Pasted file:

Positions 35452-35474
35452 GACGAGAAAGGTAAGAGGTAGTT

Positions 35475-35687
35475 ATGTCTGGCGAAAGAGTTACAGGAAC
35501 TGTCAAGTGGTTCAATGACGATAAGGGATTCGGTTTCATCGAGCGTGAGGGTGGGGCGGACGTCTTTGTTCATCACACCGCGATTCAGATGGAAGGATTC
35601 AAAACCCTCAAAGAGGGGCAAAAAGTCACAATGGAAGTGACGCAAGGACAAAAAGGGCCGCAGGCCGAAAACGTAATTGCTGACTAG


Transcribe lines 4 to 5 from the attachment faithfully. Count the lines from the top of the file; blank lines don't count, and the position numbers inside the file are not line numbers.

35475 ATGTCTGGCGAAAGAGTTACAGGAAC
35501 TGTCAAGTGGTTCAATGACGATAAGGGATTCGGTTTCATCGAGCGTGAGGGTGGGGCGGACGTCTTTGTTCATCACACCGCGATTCAGATGGAAGGATTC